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Jambo from Kenya! After barely escaping a rare Nashville snow storm and back to back 8 hour flights, we arrived safely in Nairobi (well, two of the three of us at least; our final companion missed a connection and made it the next morning.) Despite having been here once before, the drive down the hill into Kijabe was just as breathtaking. This idyllic oasis, this “place of the wind” nestled on the mountainside overlooking the ever-widening Great Rift Valley, remains as aesthetically beautiful as ever. With our comfortable guest house and nightly dinners waiting in the fridge, it is easy to lose sight of the reality of ever-present scarcity that exists all around. Yet as familiar faces welcomed me back to the operating theaters on Monday morning, I was reminded why AIC Kijabe Hospital – built from nothing over the past century – remains such a remarkable place. On our second morning in the ORs, one of the surgeons approached us hurriedly and said, “Dr. Jon, please go to the emergency ward, there has been a mass casualty.”

Two matatus – minibuses that serve as the primary form of transportation for the vast majority of the Kenyans – had collided, leaving dozens injured. Unfortunately, this is by no means a rare occurrence in Kenya. In fact, as many were quick to point out, the road between Nairobi and Naivasha (which runs right past Kijabe) is considered one of the most dangerous roads in all of Africa. Overall, Kenya holds the ominous distinction of having some of the most dangerous roads in the entire world. And Kenya is not alone in this reality.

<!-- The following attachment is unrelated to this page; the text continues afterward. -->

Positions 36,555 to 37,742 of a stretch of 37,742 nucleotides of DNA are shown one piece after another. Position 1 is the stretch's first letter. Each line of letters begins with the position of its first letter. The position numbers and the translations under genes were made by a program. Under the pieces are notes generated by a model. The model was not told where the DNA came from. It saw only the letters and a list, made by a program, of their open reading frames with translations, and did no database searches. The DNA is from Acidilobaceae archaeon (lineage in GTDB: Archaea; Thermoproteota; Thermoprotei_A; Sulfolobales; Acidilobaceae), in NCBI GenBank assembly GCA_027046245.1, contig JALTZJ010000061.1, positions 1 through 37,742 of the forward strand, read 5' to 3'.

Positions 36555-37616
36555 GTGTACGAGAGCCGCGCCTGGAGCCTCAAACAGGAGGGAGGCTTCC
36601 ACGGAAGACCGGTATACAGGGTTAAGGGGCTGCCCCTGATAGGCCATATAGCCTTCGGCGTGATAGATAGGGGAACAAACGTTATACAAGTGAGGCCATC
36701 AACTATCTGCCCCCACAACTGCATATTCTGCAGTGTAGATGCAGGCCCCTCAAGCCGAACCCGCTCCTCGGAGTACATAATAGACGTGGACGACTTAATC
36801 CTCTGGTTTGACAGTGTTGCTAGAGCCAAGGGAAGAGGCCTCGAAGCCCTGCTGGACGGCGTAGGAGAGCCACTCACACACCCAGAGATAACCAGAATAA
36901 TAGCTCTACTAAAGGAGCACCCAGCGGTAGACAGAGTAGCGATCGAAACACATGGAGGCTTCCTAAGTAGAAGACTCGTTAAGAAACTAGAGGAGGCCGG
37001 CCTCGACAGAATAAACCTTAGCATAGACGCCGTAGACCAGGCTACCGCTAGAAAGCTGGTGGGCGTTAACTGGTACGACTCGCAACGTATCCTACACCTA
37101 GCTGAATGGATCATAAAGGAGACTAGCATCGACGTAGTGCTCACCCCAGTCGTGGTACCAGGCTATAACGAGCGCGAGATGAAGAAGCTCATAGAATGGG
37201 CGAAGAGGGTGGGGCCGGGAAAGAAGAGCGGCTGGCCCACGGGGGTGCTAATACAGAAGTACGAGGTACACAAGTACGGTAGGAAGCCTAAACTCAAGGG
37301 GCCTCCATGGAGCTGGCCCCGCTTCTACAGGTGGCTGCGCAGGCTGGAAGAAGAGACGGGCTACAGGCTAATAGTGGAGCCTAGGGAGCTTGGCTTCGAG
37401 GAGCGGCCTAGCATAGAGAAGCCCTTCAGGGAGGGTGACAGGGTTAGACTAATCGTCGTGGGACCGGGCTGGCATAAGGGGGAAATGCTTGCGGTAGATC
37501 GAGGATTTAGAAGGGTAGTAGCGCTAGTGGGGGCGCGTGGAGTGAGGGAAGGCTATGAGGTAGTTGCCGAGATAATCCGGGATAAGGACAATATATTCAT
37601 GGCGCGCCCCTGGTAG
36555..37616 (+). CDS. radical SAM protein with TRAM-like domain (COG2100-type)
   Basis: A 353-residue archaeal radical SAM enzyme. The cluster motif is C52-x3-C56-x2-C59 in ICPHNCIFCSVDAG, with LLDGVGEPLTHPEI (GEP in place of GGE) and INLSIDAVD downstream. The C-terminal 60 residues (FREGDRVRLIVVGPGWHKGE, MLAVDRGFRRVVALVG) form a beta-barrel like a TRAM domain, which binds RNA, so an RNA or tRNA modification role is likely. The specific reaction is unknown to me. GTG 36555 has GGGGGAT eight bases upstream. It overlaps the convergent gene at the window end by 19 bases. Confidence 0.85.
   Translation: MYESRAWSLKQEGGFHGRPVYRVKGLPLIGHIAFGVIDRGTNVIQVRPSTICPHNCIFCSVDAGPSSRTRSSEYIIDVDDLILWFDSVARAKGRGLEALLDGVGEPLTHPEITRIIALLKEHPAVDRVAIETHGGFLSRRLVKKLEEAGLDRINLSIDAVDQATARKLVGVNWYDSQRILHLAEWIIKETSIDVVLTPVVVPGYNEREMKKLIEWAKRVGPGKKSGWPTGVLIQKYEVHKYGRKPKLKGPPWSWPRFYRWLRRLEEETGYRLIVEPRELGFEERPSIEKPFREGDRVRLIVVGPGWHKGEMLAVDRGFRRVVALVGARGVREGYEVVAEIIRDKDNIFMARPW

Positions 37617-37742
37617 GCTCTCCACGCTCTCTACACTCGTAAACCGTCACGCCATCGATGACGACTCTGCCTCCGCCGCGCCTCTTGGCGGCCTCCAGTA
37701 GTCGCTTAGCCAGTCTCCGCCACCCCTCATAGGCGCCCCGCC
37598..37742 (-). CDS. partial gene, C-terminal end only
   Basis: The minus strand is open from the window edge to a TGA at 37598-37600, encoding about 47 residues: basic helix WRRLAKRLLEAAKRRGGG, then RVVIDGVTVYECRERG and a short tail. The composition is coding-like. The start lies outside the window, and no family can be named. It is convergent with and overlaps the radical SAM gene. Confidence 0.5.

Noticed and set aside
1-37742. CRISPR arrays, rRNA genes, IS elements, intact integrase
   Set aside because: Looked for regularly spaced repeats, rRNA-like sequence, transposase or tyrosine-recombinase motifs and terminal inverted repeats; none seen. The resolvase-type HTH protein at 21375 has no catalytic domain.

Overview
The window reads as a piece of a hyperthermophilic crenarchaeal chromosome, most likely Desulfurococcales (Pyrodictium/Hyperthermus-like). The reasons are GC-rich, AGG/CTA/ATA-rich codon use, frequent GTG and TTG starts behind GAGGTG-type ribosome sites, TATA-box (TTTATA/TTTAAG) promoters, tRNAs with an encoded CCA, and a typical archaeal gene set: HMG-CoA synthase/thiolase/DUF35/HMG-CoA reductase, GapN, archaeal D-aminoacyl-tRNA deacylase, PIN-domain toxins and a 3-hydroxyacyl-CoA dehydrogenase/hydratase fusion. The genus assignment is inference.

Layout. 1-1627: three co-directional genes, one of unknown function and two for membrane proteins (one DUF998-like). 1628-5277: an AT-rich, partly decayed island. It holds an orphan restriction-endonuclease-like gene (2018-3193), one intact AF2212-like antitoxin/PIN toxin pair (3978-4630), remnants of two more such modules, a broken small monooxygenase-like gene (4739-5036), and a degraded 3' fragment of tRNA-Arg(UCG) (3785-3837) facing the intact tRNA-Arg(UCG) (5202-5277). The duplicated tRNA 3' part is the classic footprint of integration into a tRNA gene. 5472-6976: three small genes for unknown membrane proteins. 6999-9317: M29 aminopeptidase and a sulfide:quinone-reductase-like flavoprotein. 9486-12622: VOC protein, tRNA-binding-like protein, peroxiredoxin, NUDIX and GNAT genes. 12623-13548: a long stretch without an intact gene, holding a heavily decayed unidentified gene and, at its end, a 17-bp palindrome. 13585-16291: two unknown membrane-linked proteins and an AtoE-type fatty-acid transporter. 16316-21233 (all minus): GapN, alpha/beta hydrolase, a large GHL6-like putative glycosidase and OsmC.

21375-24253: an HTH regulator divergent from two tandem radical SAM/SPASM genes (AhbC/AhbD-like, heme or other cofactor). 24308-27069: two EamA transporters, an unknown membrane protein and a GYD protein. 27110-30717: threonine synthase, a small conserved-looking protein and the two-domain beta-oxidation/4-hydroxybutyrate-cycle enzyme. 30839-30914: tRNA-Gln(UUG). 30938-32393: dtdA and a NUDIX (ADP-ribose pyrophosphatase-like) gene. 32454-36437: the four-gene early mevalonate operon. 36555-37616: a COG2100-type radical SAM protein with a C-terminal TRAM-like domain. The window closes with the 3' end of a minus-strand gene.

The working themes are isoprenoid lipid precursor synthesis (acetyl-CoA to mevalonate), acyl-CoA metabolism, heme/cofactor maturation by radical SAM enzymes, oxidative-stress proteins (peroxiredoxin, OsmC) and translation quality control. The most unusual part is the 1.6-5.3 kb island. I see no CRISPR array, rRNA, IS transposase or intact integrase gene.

In 2015 WHO released a report showing that road trauma had cracked the top 10 for causes of mortality in both low- and lower-middle income countries. It had risen to number 8 in upper-middle income countries (of note, it was not in the top 10 for high-income countries). Research suggests that road traffic injuries will jump all the way to number three in causes of mortality globally by 2020. And yet the real tragedy will be the mortality disparity, as it is projected that 90% of global road trauma deaths will occur in low- and middle-income countries.1

By the time we arrived in the emergency ward in Kijabe, the mass casualty protocol had already been implemented. A physician team leader and nursing team leader were wearing yellow vests and had already begun triaging patients into three areas. We split up, serving as extra hands to complete primary trauma surveys, perform FAST exams, and assess patients who may have been in need of emergent surgical intervention. The two ORs that were between cases remained on hold, with staff setting up for any emergent cases. Surgeons came to the ER to assist in triage. In the end, seven patients came to the OR throughout that afternoon and the next day for various fractures or major lacerations; all did well. The system worked. The patients who arrived at Kijabe defied the WHO prognostication because the system worked. It is up to all of us to continue the capacity-building that will allow what we saw this week at Kijabe to expand across East Africa and the rest of the developing world.

1.     Hofman, K, et. al. Am J Public Health 2005. 95: 13-17.